Peat compost ban coming but these green alternatives are just as good

Peat has been a major component of compost sold in UK garden centers since the 1960s, although it’s actually not that nutritious to plants. The reason this spongy lawn is sought after by gardeners is because it can hold both water and air, and is generally pest and disease free. This makes peat the perfect environment for seeds to germinate and form strong roots.

But few know that the peat compost people bought for their gardens each spring took thousands of years to form. Peat is extracted from bogs, moors and swamps and is the partially decomposed residue of ancient plants and animals. Contain peatlands in Europe five times more carbon As forests and peat that is a nuisance for agriculture or harvesting for compost, it releases CO₂ into the atmosphere and accelerates climate change.

The UK government plans to ban the use of peat among amateur gardeners by 2024. It was originally hoped that garden centers in England would voluntarily stop selling peat products by 2020. However, peat is a cheap resource and exchanging it for compost made from alternatives makes little financial sense for these companies without binding regulation. As a result, peat still makes up round 35% of all compost sales – an increase of 9% in 2020 alone.

With the proposed ban and a commitment to restore 35,000 hectares of moorland nationwide by the following year, retailers can no longer delay the transition to peat-free compost. Fortunately for green-fingered consumers, the evidence suggests that more environmentally friendly compost will still keep gardens blooming.

Peat-free compost mixes

Research into the search for peat substitutes began in the 1970s when the environmental impact of peatland destruction in Britain was a matter of concern. The first generation of compost alternatives were often made from composted waste such as grass and tree waste from parks and gardens (known as green waste), food processing by-products such as spent brewing grain and animal manure.

These composts were inconsistent for several reasons. The mixes were often changed from one year to the next, making it difficult for gardeners to adapt. Many contained more nutrients than some plants needed, and the physical structure of some alternatives was very different from peat, necessitating changing the irrigation regime of plants, which was confusing for amateur gardeners. At the time, these composts were mainly retailed to the general public, which disappointed many who were used to working with peat. This promoted long-term resistance to peat alternatives.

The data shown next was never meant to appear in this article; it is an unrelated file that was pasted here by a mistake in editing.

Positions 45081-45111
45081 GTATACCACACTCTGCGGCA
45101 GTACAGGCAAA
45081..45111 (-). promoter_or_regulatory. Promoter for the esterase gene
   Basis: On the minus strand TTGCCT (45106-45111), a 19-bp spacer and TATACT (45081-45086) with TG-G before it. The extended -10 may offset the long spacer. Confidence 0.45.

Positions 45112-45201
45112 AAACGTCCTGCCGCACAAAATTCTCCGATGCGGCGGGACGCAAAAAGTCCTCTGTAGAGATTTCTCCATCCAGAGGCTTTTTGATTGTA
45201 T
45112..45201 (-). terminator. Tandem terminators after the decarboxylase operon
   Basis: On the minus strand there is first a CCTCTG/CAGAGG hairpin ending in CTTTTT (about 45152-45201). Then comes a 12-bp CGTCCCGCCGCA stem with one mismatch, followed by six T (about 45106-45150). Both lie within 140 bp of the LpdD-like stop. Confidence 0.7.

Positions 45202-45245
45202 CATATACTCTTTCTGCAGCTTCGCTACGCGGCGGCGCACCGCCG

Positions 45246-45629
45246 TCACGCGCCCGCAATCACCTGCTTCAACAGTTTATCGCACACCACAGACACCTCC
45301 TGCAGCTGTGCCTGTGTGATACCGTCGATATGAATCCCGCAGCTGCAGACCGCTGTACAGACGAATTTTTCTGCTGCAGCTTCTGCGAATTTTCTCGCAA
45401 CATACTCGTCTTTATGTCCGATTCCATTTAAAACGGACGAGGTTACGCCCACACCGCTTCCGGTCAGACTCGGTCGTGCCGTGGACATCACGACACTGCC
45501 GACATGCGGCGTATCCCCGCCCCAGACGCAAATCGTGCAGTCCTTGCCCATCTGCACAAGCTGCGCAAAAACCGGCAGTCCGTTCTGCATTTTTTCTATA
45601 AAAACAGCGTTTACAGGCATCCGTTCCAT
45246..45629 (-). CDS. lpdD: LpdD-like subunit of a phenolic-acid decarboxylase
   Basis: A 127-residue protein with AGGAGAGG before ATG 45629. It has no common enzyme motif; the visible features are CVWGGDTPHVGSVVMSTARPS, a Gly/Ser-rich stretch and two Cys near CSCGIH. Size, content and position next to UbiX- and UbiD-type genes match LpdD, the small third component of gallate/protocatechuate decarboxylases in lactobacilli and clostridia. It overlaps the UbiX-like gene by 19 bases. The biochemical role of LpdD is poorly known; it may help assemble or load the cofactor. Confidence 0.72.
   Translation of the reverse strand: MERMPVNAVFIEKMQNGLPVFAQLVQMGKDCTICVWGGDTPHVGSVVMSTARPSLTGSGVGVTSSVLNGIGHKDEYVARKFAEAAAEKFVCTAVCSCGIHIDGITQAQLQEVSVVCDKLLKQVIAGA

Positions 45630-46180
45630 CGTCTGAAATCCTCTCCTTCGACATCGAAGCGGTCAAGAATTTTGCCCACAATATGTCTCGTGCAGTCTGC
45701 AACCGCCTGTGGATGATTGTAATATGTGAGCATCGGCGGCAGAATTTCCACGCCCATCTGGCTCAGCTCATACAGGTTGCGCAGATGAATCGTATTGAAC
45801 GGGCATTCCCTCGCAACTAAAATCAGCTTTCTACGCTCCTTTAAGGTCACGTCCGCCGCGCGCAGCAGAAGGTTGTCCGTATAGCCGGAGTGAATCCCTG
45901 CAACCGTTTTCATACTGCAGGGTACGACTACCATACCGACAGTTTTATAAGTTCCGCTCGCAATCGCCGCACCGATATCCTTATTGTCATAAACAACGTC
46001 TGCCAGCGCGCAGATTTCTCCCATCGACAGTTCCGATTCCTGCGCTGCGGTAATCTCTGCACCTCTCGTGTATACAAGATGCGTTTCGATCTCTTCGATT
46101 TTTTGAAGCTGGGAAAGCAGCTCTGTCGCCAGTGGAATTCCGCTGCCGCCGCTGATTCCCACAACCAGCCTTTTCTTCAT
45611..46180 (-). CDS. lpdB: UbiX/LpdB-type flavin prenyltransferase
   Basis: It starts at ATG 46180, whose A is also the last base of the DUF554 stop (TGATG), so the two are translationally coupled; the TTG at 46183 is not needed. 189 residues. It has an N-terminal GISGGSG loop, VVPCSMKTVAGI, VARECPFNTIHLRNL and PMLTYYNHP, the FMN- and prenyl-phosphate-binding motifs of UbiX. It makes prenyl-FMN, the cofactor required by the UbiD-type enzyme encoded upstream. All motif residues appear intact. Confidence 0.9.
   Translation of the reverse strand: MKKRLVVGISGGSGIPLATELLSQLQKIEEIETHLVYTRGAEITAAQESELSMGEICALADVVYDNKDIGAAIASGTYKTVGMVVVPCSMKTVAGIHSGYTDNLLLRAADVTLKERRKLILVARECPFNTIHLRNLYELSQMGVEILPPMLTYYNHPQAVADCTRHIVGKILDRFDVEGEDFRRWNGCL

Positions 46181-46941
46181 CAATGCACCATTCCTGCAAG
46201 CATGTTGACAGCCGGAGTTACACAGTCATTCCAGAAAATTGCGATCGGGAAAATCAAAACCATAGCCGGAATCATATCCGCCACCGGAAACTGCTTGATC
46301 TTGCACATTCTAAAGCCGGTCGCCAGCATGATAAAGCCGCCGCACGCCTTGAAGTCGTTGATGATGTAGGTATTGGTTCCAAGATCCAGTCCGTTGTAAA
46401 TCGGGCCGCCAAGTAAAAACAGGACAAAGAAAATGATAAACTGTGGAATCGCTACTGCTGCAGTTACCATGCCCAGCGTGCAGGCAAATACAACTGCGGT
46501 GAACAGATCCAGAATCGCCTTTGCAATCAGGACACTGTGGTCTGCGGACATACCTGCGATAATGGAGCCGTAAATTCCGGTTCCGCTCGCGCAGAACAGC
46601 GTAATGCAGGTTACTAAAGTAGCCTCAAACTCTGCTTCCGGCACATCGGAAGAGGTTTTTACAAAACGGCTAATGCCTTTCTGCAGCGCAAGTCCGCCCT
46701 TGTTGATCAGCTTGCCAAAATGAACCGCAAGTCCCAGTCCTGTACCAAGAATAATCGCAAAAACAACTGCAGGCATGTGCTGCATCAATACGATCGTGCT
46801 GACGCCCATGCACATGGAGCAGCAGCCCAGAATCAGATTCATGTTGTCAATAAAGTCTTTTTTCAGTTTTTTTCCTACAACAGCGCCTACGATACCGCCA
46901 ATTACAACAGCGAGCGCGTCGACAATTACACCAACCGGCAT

We are calling for permanent changes that ensure that trash and those responsible are treated far more seriously.

Together with our community platform InYourArea and the campaign group Clean Up Britain, we are calling for the fixed fine for anyone caught in the garbage to be increased to GBP 1,000 and for local authorities to be obliged to comply with the law on what is already Garbage is enforcing offense.

Sign our petition here, and find out More about the campaign here.

Recent research A new generation of compost has been discovered under the guidance of producers, professional growers and consultants. Various materials – especially bark, wood, and coconut fiber – can be mixed into composts that Performance as well as peat. This new phase of research looked closely at how different materials work together in mixtures and pushed manufacturers to reduce the amount of green waste they use and the quality of which tends to vary.

A project tested these various blends of bark, coconut, and wood fiber and found that these blends can effectively replace peat in everything from sowing seeds to growing young plants to larger ornamental and berry crops. A detailed analysis of each material’s ability to hold water and air in the required proportions, as well as their ability to drain, resulted in a formula that can predict how different materials will perform in a given mix and help manufacturers produce composts of reliable quality to develop.

Although most of the recent research has been to test the performance of peat-free mixes under Conditions for commercial nurseriesThere’s no reason why amateur gardeners shouldn’t have the same level of success.

New mixtures of peat-free composts are already available in garden centers. New Horizon, a mixture of clay and plant fibers, has many peat based brands oversold. Unfortunately only one of 20 retailers announced plans to eliminate peat from their stores within the year.

Renewed government pressure and increased consumer awareness could lead to broader action. A new responsible sourcing scheme within the horticultural industry will help ensure that new compost mixtures also meet the agreed sustainability standards in terms of their procurement and production. The prerequisites have been created for bags of peat-based compost to disappear from garden centers. However, the transition to peat-free gardening depends on gardeners sharing their experiences on how to get the best possible results from new peat-free products.

David Bek, Readers in sustainable economies, Coventry University and Margi Lennartsson Turner, Associate Professor of Horticulture, Coventry University

This article is republished by The conversation under a Creative Commons license. read this original article.

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